We need to talk about religion. For many, this is a challenging task: doesn’t religion cause conflict, so why would we seek it out? For others, it is hard to talk about religion because, though freedom of belief is to be guarded, religion simply belongs behind closed doors, not out in the public sphere.
But the study of religion – in International Relations, Sociology and Development theory particularly – has seen a steady and undeniable change in the past twenty years. Predictions of religion’s inevitable disappearance as modernity advanced around the world have failed to materialize. In fact, religion has breathed new life in every part of the world except, as Peter Berger notes, Western Europe, a powerful intellectual centre for such disciplines. The failure of the ‘secularization thesis’ has left some important questions essentially open: How should we best interpret religion globally? How does it shape the modern world? How can those outside of a religious tradition constructively engage with those within it?
Importantly, despite secularization theory’s general collapse, specific assumptions about religion that grew out of the expectation that it would disappear have retained a stronghold over the study of religion. For example, faith is considered largely to be a private affair, it is primarily concerned with the ‘spiritual’ (as opposed to the here-and-now), and is expected to be fully distinct from political governance. In practice, each of these expectations doesn’t give a full and honestly complex picture of the real world. Religion is fundamentally public, it is always entwined with its historical and social context, and in different settings, it has varying degrees of differentiation from ‘secular’ politics and power.
These lingering patterns of thinking about religion have important consequences, and need to be rethought in the light of religion’s resurgence. In the case of religious terrorism, surely the clearest example for the West of the importance of getting to grips with religion, we can see two negative consequences of these patterns of thought.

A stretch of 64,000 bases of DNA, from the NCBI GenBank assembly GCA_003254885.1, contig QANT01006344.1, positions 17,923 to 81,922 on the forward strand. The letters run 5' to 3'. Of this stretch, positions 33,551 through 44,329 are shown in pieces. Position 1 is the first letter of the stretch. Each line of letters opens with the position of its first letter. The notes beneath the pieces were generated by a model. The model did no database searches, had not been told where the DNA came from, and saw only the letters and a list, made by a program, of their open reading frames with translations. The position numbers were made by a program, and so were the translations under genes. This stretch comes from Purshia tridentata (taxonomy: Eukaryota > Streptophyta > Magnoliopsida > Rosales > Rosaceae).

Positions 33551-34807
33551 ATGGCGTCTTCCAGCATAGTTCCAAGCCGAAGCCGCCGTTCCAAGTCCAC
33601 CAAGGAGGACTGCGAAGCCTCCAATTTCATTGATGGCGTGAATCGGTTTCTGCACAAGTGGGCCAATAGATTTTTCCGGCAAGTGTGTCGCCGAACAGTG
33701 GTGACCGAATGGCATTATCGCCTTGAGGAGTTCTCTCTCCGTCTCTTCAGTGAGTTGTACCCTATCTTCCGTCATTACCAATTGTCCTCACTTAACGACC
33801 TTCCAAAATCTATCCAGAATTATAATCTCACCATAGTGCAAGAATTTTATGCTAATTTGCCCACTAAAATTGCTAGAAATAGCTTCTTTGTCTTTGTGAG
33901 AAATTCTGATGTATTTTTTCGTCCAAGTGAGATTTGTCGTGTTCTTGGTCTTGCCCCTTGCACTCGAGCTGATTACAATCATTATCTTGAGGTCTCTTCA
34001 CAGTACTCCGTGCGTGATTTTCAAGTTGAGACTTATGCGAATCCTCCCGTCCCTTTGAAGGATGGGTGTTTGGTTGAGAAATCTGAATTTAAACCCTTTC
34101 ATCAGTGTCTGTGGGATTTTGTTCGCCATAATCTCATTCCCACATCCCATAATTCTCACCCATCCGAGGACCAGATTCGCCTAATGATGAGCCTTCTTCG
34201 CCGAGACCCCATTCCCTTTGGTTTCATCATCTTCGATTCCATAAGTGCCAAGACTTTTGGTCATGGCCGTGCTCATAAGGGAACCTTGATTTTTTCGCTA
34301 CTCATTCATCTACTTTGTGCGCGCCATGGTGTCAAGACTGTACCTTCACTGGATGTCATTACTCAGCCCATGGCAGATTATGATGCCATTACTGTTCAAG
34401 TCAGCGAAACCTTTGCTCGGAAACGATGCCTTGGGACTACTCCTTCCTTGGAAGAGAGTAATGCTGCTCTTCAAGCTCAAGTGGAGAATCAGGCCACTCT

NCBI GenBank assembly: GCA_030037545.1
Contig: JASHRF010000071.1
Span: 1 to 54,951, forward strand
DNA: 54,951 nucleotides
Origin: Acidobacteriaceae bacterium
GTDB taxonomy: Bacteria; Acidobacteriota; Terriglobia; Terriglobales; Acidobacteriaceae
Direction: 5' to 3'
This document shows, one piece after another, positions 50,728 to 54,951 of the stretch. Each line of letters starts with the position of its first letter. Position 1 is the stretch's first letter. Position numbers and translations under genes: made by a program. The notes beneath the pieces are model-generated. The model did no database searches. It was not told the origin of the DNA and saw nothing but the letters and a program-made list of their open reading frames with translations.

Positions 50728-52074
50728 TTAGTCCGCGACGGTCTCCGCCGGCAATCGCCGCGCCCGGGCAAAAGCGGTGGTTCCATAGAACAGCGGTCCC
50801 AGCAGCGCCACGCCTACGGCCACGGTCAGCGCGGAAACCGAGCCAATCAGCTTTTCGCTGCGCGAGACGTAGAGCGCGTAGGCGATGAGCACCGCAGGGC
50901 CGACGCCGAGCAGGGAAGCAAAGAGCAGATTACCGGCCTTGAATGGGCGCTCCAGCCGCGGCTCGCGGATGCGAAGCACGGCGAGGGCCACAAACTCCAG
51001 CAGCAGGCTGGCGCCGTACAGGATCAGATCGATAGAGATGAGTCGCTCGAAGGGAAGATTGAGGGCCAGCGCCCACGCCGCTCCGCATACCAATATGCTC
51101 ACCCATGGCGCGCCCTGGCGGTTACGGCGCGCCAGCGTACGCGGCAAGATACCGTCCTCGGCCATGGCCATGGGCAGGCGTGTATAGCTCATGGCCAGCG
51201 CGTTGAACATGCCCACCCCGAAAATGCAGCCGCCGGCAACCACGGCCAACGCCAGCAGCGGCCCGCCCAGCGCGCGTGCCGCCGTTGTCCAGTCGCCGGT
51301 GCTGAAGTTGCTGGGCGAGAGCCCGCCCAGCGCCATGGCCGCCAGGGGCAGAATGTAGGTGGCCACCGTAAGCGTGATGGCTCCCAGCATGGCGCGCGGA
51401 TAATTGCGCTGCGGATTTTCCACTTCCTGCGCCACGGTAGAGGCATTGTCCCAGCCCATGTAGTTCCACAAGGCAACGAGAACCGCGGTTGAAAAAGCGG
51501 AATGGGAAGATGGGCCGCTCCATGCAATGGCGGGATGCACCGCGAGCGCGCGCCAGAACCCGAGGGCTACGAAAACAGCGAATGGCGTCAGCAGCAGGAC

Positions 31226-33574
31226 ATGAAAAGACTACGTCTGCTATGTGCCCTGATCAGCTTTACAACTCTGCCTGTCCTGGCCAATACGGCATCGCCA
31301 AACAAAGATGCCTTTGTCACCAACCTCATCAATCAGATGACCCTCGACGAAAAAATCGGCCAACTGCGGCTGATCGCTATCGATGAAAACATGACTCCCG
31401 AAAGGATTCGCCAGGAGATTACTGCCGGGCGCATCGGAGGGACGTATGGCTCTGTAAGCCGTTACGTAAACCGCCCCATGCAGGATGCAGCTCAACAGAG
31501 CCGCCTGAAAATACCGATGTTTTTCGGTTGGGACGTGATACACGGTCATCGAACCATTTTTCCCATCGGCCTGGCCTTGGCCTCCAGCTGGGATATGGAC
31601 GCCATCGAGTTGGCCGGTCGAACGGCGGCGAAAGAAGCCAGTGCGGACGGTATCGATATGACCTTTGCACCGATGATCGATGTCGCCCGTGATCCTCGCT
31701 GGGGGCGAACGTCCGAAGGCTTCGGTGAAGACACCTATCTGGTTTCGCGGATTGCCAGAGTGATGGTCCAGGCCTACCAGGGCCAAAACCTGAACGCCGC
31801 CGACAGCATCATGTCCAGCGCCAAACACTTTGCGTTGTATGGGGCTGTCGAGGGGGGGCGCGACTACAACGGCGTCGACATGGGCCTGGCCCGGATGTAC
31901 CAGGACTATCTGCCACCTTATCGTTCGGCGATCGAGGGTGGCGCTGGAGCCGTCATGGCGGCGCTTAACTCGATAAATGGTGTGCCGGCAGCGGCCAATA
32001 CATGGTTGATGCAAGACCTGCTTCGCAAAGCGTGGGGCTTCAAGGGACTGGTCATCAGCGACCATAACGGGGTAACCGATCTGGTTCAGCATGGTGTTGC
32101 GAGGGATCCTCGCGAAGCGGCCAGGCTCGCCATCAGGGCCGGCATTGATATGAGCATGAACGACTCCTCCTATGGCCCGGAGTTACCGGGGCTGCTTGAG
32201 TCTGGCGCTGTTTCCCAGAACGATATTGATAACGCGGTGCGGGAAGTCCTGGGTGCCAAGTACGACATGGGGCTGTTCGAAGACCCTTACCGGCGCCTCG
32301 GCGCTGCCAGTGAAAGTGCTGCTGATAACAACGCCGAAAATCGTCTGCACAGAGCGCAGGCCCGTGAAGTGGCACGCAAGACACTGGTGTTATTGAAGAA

Firstly, the causes of religious zeal and, ultimately, religiously motivated violence, are often seen to arise from material contexts such as poverty, inequality and social immobility, reflecting the assumption that values and beliefs are products of more ‘basic’ material factors. In reality, Christopher Hewitt has shown that religious terrorism, for example, the 9/11 attacks on New York, often finds footing among the most educated sectors of society, suggesting that religion is not just a product of material causes, but an independent factor.
Secondly, the assumption that religious freedom is maintained by confining religion to the private sphere often leads to global prescriptions of western-style secular governance. But religious terrorism has been explained (particularly by Mark Jeurgensmeyer) in part as a backlash against secular modernity. Religious communities may be attempting to violently re-insert traditional values and morality into the perceived ethical vacuum of a perceived secular contemporary global system. This explanation is lent particular weight when widely agreed upon moral failings of ‘secular’ business and politics – such as political corruption, scandal, or environmental destruction - are publically exposed. Terrorism may represent an unjustifiable example of a reasonable question that religious communities often ask: What morality is guiding secular modernity?
Religion’s resurgence and centrality to conflict in the modern world tells us that the world today is inescapably diverse and plural. Instead of continuing with the modernist project of unifying the globe under a single narrative, social scientist Scott Thomas argues that ‘taking cultural and religious pluralism seriously is now one of the most important...challenges of the twenty-first century’ (2005). All too often, the instinctive response to diversity of basic belief is to attempt to create ideologically neutral public space, rather than to practice the art of engaging difference in public spaces.
The practice of dialogue – wherein all parties declare their own views openly, aiming to listen to and understand other perspectives and traditions (Holenstein, 2005) – is paramount to successful contemporary peace building. Scottish philosopher Alistair MacIntyre argued that for such understanding and translation to be possible, the language of another tradition must become a person’s ‘first second language’.
Ideologically neutral space is impossible – it will always be governed by the belief system of the dominant party, whether religious or rationalist. Neutrality is an essential tool in pursuing peace, to be sure. But perhaps the time has come to shift the picture of neutrality from a perceived third space, void of ideology, toward the picture of a space where all ideologies are held openly. Bringing religion, in particular, out from the shadow of the private, and recognizing its essential publicity, may be a first step in engaging the creative power of faith to form lasting peace.